At Amway's recently completed $17 million Personal Care Manufacturing Facility a new pressure-netweigh filler is packaging shampoos and lotions at 140 bottles/min one of the fastest personal care lines in the company's history. Located at Amway Corp.'s huge manufacturing campus and world headquarters in Ada MI this plant the newest of six manufacturing facilities on the complex houses three current packaging lines all installed within a one-year time period. One of the packaging lines features the Italian-made Corniani filler/capper monoblock supplied by ACMA/GD (Richmond VA). The line has been running since early '97. It packs a variety of products in seven bottle shapes and two bottle sizes-400 mL (13.5 oz) and 250 mL (8.4 oz)-all at the same 140/min speed.engineer who was involved in building the all-new packaging line. By using pressure Amway doesn't have to slow down the filler to accommodate variations in product viscosity brought about by even slight fluctuations in temperature. Traditionally this is an issue when filling temperature-sensitive personal care products says Sejat. "It's an amazing improvement in packaging viscous products" says Sejat. "If product is left in the tank over the weekend we can just start right up regardless of temperature." Nevertheless the company continues to warm-fill usually between 80°F and 90°F which helps thin out the product. Only a modest amount of pressure is actually used-up to 3 psi-enough to attain the higher speeds. The other important aspect of the new filler is the built-in netweigh function: There are 24 individual load cells-one under each filling nozzle-that signal the filling nozzles to cut off when the proper fill weight has been reached. "We don't have to worry about a separate checkweigher or reject system" says Sejat. Contributing to filling accuracy is the way the Corniani's dedicated computer-separate from the machine's PLC-calculates the tare weight for each bottle on the turret. Other fillers that Amway evaluated calculate an average tare weight and use that one number to determine the net weight for all bottle positions. "We weren't comfortable with that" says Sejat. "Some pedestals could have some water or product on them that would throw off those weights." The Posimat (Miami FL) unscrambler is another key piece of equipment on the line because it greatly cuts down on jams. Sejat explains: "Generally the number one place you experience jams with a sorter is at the discharge. That's where you're trying to get bottles to balance on your conveyors and that's where they can fall over." The Posimat virtually eliminates the problem by relying on a vacuum discharge conveyor that keeps the lightweight plastic bottles from tipping. The fiber belt of the conveyor is perforated so that a continuous vacuum pulls at the bottoms of the empty containers. "It's been a huge benefit over the other sorters we've had at Amway" says Sejat.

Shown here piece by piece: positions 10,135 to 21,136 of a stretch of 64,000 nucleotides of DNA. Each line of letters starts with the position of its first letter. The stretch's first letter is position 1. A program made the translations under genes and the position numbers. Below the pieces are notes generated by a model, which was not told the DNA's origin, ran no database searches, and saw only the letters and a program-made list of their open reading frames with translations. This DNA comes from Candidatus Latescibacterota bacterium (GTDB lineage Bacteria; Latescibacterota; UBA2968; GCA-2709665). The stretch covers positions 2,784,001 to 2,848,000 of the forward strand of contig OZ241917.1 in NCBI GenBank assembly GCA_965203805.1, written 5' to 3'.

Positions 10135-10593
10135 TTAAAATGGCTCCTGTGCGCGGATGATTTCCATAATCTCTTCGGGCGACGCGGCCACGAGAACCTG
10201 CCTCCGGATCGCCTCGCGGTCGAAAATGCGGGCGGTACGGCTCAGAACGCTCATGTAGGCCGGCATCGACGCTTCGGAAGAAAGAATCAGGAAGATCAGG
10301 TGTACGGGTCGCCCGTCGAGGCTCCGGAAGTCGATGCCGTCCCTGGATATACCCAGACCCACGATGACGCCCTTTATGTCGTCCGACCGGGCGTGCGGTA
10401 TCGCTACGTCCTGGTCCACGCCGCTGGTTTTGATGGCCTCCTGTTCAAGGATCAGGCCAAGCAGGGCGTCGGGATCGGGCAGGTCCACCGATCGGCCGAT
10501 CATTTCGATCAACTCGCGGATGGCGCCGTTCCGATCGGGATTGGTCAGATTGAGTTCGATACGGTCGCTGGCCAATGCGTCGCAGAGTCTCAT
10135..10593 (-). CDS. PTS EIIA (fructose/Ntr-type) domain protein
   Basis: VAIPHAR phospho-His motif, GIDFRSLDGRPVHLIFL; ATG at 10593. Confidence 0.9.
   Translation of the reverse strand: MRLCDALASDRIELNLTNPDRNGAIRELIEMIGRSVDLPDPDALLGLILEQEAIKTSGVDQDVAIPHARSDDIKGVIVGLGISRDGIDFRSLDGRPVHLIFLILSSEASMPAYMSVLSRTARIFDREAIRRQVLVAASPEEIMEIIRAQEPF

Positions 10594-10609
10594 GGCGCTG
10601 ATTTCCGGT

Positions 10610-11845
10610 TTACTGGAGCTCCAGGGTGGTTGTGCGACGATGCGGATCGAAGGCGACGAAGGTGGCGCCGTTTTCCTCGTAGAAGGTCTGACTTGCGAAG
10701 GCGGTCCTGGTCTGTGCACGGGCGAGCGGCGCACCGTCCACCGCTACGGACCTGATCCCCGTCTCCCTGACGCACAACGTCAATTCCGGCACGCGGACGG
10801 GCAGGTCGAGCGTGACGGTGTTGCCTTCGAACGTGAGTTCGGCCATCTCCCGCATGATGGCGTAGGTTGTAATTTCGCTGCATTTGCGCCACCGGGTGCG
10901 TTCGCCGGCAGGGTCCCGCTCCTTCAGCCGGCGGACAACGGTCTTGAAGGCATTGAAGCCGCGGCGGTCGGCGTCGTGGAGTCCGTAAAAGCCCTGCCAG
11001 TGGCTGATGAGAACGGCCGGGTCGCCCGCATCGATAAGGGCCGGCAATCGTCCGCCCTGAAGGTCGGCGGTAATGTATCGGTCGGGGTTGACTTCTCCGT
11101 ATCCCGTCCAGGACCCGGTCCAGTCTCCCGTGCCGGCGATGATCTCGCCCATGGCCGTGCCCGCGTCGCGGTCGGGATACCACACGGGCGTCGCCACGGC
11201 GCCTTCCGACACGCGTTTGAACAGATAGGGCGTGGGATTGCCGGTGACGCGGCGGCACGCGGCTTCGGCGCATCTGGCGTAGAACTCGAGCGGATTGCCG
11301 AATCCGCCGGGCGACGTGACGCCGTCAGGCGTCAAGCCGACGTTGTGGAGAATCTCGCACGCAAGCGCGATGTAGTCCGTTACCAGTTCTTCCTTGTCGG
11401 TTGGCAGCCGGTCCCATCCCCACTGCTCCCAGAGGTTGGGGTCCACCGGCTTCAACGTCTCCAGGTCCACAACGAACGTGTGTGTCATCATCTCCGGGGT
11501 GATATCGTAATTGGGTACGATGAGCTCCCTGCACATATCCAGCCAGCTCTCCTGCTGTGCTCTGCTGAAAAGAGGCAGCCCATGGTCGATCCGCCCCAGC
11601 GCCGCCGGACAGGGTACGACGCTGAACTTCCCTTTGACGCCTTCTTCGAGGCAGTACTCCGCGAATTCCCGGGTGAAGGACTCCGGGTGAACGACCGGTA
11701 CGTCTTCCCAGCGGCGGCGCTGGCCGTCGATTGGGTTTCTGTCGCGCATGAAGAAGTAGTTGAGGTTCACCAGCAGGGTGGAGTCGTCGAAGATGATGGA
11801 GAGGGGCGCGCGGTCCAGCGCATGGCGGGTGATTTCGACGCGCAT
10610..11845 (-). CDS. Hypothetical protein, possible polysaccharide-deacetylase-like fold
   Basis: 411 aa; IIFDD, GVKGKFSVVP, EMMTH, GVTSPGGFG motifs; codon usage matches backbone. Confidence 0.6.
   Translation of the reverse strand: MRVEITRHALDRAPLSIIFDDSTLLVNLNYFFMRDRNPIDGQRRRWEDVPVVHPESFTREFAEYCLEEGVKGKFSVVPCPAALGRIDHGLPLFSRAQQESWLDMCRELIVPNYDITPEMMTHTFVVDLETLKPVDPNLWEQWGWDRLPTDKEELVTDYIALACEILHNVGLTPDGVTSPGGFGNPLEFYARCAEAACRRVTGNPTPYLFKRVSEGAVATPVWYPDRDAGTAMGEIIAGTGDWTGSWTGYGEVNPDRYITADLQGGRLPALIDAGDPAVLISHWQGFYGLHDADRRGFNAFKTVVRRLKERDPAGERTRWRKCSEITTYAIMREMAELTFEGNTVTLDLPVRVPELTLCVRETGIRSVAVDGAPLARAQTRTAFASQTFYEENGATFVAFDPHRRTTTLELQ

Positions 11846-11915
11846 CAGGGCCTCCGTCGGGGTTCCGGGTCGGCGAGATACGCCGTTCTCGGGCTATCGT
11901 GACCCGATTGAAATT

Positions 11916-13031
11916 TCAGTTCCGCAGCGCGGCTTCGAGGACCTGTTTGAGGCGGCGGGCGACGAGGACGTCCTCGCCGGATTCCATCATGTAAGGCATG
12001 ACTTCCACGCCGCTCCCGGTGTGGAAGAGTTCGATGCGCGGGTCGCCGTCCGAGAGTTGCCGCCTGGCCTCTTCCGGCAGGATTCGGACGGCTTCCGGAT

Pressure-filling enhances operation "With the viscosities we fill we felt pressure filling was critical to enhancing our operation" says Amway's Joe Sejat the plant's mechanical